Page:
Week 3 – Editorial Issues

1 Feb

Does Editing Make You Go Crazy?

Editors have an unenviable position in the journalism world. My father, a former editor, still tells me of all the sleepless nights he had running over the facts from that day’s stories in his head. But stress is no excuse for a lapse in judgment.

I think the common thread between the eagle story and “Jimmy’s World” is such a lapse. Editors can sometimes feel so overwhelmed, they may latch onto a newsworthy story without realizing it, even when its veracity is in serious doubt. (Think Stockholm syndrome, but much less severe.) In the past this effect was mitigated by another editor laying eyes on the article, but that age has passed. With cuts to editors in many newsrooms, it’s becoming more important for the remaining editors to monitor themselves; it’s hard enough to check the reporters’ work without worrying about who’s checking it.

The Grammar Guide post and the class post from the Virginia Press both prove that this is a daunting task. With the meticulousness required in being a copy editor (attention to dates, addresses, and all of the math), it’s easy for an editor to lose focus on the story’s bigger issues. The Grammar Guide post’s note on quotes jumps out because this is precisely the point I saw raised multiple times in the case study – uneducated junkie mothers and their children in the slums of DC just don’t have the grasp of the English language that Cooke’s characters displayed.

This is where the class post from MaCluggage comes in. The points he raises amount to a restructuring of the current newsroom system more than a revamping, which is what makes them reasonable. When he says that editors need to distance themselves more from reporters, I am reminded of the point I made above about stressed editors, but I think the fact that we’re all co-workers comes into play, too.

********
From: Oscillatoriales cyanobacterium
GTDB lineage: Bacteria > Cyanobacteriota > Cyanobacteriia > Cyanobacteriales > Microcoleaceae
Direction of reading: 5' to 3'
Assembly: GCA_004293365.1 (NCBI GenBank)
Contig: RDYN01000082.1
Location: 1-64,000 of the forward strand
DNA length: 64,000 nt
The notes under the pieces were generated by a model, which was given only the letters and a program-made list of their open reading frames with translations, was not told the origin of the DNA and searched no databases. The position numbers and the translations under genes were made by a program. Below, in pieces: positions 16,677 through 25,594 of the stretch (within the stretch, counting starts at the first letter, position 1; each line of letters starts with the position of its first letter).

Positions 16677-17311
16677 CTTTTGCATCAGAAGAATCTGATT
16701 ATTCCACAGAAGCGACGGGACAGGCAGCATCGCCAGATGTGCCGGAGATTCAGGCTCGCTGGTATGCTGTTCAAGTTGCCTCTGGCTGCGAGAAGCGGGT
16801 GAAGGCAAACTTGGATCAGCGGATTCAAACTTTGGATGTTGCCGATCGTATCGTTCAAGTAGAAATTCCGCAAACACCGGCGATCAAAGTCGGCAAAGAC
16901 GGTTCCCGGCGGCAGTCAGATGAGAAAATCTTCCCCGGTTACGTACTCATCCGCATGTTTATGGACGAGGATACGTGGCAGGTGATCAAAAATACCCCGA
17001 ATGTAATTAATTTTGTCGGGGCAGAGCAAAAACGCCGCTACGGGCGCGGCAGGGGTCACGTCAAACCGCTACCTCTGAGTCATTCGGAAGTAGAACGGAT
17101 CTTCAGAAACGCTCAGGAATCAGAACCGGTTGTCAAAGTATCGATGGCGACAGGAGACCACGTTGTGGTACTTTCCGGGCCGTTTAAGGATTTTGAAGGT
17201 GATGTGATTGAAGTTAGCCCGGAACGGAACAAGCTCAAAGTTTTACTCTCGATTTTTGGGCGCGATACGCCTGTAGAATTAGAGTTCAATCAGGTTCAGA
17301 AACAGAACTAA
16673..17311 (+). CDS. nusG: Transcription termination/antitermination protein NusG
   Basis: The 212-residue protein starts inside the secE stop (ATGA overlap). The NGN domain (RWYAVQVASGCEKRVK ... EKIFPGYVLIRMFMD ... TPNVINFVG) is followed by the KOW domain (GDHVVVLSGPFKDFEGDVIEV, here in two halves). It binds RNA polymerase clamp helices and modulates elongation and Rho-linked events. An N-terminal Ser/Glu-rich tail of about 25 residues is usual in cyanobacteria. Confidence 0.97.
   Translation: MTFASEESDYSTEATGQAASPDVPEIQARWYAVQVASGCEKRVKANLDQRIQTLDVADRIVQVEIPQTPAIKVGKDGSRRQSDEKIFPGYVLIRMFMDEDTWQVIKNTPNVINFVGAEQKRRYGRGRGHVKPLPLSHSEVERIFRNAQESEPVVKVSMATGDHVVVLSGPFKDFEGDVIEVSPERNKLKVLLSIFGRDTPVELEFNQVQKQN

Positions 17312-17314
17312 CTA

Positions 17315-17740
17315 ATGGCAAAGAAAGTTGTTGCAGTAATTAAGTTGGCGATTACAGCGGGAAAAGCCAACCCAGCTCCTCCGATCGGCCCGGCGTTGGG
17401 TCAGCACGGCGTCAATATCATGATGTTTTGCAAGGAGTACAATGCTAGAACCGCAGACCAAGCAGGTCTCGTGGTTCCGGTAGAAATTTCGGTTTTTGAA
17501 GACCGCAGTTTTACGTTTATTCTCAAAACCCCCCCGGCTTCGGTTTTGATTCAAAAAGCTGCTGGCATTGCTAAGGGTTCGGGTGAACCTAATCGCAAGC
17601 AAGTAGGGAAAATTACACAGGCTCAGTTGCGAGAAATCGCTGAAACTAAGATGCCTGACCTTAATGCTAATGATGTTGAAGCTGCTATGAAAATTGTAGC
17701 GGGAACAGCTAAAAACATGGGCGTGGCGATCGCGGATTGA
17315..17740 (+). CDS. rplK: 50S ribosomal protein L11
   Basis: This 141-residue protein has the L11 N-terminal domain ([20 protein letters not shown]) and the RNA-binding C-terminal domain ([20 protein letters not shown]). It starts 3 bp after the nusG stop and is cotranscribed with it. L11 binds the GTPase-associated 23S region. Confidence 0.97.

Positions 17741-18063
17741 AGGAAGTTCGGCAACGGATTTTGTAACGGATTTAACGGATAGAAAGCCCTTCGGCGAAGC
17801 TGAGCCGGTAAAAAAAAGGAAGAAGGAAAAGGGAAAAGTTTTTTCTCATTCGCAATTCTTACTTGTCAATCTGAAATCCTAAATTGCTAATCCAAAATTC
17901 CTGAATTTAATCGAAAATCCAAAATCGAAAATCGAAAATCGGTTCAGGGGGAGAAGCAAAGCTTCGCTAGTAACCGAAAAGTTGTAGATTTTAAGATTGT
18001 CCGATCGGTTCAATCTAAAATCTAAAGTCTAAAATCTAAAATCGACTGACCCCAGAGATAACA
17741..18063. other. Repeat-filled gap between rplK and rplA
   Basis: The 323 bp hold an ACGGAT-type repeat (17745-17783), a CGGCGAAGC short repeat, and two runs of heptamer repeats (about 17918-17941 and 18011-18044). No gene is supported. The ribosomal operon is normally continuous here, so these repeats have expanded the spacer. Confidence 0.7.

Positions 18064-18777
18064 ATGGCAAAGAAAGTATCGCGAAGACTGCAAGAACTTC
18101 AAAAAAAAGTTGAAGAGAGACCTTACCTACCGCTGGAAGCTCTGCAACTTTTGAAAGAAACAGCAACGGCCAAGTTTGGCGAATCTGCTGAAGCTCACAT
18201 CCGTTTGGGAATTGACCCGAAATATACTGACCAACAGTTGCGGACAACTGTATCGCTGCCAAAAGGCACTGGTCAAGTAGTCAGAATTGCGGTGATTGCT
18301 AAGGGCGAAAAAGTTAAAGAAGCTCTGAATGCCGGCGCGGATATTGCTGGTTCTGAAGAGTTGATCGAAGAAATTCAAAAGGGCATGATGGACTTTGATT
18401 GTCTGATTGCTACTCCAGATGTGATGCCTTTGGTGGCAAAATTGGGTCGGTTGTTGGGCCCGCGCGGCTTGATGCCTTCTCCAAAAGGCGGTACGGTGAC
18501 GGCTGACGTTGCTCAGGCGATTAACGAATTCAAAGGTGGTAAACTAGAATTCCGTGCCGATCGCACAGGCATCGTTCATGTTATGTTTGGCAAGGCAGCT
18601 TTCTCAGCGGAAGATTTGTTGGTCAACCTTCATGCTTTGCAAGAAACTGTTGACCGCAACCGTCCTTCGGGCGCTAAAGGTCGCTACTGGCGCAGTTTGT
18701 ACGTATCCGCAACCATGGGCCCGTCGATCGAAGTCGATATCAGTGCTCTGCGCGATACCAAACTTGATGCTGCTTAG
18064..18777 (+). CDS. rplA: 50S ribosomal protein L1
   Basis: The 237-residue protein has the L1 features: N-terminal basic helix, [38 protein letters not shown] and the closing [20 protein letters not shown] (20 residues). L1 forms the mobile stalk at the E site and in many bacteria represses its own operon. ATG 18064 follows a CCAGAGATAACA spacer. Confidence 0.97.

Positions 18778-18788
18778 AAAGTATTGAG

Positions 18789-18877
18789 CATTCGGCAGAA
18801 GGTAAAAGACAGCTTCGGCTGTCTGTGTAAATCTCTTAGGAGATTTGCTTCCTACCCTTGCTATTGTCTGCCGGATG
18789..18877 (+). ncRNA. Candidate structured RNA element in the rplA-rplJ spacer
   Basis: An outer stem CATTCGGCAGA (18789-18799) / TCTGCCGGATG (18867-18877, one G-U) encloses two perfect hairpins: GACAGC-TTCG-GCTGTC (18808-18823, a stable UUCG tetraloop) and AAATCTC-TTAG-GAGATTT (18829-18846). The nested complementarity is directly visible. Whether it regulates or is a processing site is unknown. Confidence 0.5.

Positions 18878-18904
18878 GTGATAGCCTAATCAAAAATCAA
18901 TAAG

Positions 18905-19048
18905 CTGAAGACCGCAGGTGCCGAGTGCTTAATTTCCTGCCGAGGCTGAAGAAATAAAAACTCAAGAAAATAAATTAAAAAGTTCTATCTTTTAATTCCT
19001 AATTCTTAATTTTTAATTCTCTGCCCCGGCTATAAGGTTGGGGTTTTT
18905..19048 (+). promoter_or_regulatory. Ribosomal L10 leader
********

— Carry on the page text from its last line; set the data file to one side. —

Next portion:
During my time in Reporting, I was party to a fact error (actually several in the same story) in the Alligator. The editor at the time was one of my best friends; though I went through the story with her line-by-line, we neglected to cross-check what I had written against my notes due to a desire to get the story finished. I suspect that in one or both of the example stories this week, the editors subconsciously willed away their qualms about the facts in the face of the sheer news value.

This would be ironic, because I feel that both stories could have benefited from a little extra time at the editors’ desks. My fact errors occurred with a hard news story; while the eagle story also had a hard angle, “Jimmy’s World” has no such excuse. If the Post editors were concerned about getting the story out quickly, then as reasonable human beings they should’ve at least been somewhat concerned about Jimmy’s safety, as I discussed in my case study.

MaCluggage’s overall point is rather simple: editors need to be more skeptical, in all situations. This echoes the Molenhoff article from the case study. MaCluggage’s point is more focused, though – editors are essential to the newsroom not just as a check against bad style, but also as a deterrent to bad journalism. If Cooke’s editors had prosecuted “Jimmy’s World” as MaCluggage suggests, there’s no way the story would’ve run.


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